The scale of the threats to our national and global security that climate change is creating is staggering. These are well known to America’s military and security experts. Yet the voices of these persons are not being adequately heard and acted on in Washington, even as these dangers to our country increase.
Climate change is creating a tremendous range of problems that will increasingly cause and worsen violence and conflicts. For example, droughts (like that in Syria) are multiplying the scale of conflict and migration. Water, food and grazing shortages will push tremendous numbers of people into areas controlled by others, creating and worsening conflicts in places like Darfur, in Sudan. Rising sea levels are a truly enormous threat, including through the future flooding of mega-cities on coasts around the world and the forced displacement of many millions. The melting of the Arctic ice caps is already creating international tensions with Russia over rights to underwater resources.
The U.S. military and intelligence organizations are keenly aware of these threats to our national and global security, and the need for preventive actions to mitigate them. Our military sees climate change as both a core cause of conflict as well as acting as a “threat multiplier” to compound the impact of other causes. Our military also continues to work on its Climate Change Adaption Roadmap, which is sounding the alarm for damage to our military capabilities, like the threat of rising sea waters to our key naval base in Norfolk, Virginia.
The CIA and other intelligence agencies see an increasingly dangerous and unstable world due to climate change. This includes violence and conflicts in places that will draw in U.S. involvement. Climate change will also create fertile grounds for radical groups to recruit among populations who have become impoverished and driven from their lands by climate change. The U.S. military and intelligence leaders are experts at risk analysis, and they recognize that the existing information base on climate change is far beyond what is needed to take action. Indeed, it is hard to imagine a commander who has information from 97 percent of his sources about a pending catastrophic attack on his troops then demanding more information before taking action.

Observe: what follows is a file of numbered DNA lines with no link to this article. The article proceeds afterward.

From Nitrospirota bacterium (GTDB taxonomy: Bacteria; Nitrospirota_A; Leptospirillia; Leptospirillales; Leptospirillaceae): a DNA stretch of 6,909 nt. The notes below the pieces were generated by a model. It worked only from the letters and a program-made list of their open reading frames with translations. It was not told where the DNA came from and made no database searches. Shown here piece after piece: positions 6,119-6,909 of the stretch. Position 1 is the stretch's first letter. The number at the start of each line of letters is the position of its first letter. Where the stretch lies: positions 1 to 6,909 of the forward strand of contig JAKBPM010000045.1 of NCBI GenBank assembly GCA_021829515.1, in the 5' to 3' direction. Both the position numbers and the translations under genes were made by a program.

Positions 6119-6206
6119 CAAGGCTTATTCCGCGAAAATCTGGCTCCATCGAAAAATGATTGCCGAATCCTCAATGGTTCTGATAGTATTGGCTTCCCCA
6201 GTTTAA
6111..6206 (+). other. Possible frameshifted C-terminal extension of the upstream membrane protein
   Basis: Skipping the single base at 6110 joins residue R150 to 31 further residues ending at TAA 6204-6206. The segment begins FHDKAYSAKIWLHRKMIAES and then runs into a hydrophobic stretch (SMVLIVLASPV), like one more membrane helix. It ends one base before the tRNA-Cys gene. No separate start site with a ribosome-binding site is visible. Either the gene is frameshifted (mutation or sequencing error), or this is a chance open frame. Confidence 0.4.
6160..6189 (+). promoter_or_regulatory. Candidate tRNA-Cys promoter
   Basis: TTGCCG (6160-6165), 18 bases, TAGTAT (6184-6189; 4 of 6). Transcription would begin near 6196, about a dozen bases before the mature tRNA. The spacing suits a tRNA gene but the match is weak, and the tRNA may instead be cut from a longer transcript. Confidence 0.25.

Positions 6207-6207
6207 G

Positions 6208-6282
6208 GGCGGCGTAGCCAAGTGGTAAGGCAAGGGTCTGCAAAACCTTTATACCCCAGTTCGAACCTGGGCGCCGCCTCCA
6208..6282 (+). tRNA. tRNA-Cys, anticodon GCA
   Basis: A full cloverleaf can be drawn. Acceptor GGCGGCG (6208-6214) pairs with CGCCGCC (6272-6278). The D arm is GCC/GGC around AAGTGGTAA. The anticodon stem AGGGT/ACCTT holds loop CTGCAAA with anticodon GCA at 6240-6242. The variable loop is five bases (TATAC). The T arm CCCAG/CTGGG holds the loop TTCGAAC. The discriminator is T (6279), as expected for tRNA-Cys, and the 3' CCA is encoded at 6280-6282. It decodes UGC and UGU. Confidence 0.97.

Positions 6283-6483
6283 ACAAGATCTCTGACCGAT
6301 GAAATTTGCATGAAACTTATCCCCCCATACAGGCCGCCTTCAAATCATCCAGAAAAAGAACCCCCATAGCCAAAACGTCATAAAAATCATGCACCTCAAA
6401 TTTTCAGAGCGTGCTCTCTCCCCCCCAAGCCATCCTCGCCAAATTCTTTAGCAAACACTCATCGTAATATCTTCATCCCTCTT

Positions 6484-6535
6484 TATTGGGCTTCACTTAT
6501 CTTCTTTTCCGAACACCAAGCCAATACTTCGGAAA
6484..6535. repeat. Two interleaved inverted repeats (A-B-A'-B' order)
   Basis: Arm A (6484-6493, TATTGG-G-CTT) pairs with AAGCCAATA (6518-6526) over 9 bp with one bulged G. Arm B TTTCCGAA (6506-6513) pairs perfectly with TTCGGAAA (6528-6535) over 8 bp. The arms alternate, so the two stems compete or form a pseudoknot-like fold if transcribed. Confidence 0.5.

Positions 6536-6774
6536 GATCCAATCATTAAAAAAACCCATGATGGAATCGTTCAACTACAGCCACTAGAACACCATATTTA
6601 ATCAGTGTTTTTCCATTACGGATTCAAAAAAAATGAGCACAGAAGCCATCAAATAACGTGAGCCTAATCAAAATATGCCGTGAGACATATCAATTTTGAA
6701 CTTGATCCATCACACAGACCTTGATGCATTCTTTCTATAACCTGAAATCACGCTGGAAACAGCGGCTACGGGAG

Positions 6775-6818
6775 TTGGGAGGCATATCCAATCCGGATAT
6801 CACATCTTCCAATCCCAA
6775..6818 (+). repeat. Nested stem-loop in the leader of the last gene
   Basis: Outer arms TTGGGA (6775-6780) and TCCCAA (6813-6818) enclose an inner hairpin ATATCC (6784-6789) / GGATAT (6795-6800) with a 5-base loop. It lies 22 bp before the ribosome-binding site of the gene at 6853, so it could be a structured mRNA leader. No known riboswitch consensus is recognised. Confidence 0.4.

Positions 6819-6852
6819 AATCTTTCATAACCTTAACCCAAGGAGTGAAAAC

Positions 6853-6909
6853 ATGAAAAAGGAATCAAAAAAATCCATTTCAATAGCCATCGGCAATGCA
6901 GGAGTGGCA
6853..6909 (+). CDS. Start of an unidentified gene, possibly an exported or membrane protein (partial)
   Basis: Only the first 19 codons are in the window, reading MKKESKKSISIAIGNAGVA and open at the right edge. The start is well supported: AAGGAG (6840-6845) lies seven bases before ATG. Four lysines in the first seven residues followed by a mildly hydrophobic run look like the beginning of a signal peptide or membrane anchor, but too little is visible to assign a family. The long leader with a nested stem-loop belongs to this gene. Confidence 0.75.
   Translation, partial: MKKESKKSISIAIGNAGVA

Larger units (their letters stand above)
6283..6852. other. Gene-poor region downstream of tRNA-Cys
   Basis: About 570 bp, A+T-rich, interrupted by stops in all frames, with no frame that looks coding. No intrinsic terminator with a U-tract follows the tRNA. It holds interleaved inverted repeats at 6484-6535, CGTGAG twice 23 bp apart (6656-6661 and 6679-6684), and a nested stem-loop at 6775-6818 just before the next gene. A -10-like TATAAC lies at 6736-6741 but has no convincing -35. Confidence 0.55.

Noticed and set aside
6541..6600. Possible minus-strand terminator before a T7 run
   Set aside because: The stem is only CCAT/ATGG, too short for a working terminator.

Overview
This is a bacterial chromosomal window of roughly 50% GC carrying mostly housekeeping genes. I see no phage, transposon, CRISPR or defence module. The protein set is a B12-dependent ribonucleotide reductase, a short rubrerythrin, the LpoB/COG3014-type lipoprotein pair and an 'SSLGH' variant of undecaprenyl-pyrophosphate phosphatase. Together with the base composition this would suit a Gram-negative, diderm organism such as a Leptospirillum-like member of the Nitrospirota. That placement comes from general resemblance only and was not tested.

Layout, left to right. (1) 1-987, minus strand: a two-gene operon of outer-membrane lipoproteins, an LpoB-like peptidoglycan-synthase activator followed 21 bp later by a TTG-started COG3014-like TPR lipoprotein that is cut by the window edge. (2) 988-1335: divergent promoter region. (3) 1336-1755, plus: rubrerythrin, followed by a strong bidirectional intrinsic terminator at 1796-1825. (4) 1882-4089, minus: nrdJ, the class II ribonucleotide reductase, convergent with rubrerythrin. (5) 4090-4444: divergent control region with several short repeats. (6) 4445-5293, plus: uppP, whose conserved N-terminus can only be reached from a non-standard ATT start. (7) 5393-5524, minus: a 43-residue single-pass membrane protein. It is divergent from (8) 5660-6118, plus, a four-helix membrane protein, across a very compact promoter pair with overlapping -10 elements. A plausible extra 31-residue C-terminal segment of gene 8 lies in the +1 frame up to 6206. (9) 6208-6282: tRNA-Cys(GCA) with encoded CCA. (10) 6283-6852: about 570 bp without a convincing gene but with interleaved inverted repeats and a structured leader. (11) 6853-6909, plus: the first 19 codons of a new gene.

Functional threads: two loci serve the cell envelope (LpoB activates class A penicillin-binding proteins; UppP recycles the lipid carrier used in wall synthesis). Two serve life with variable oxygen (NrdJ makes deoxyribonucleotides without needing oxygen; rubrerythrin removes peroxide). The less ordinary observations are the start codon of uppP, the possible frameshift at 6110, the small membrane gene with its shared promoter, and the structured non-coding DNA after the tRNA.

The U.S. military and security agencies are not political people; they are professionals who are dedicated to providing the best information and analysis possible to decision makers, and who have committed their lives to defending our country. That military commitment includes the men and women of the 10th Mountain Division here in New York’s 21st Congressional District who have been deployed to Somalia, Bosnia, Afghanistan and Iraq. It will be a tragedy if men and women from the 10th will be asked in the future to risk their lives in conflicts linked to climate change that could have been avoided if our political leaders had shown strategic vision and political courage.
Our representative from the 21st District in the House of Representatives in Washington — Ms. Elise Stefanik — is well placed to play a leading role in fighting this danger to our national security. She has publicly stated her concerns about the serious threats of climate change. She has excellent access to the views of the military and intelligence experts, including as the chair for the Subcommittee on Emerging Threats and Capabilities within the House Armed Services Committee and as a member of Permanent Select Committee on Intelligence. She is also a member of the new bipartisan Climate Solutions Caucus of the House of Representatives.
The responsibility to promote action against this threat to our national security lies with many of us. However, Ms. Stefanik in particular can be a leader in taking this issue out of the political realm and putting it firmly in the scientific and security areas where it belongs, including insisting that we listen to our security experts. Those of us in the 21st District should strongly urge such bipartisan leadership, at a time when our country sorely needs it.
Lance Clark is a former United Nations Ambassador with 35 years of experience in international work in emergency relief in conflicts, forcible displacements, early warning of conflicts, and peace operations and peacebuilding. This includes in places such as Somalia, Sudan, South Sudan, Rwanda, Iraq, Chechnya, Georgia (former USSR), Bosnia, Kosovo, Serbia and other countries. He and his wife Nancy now live in Hague, New York.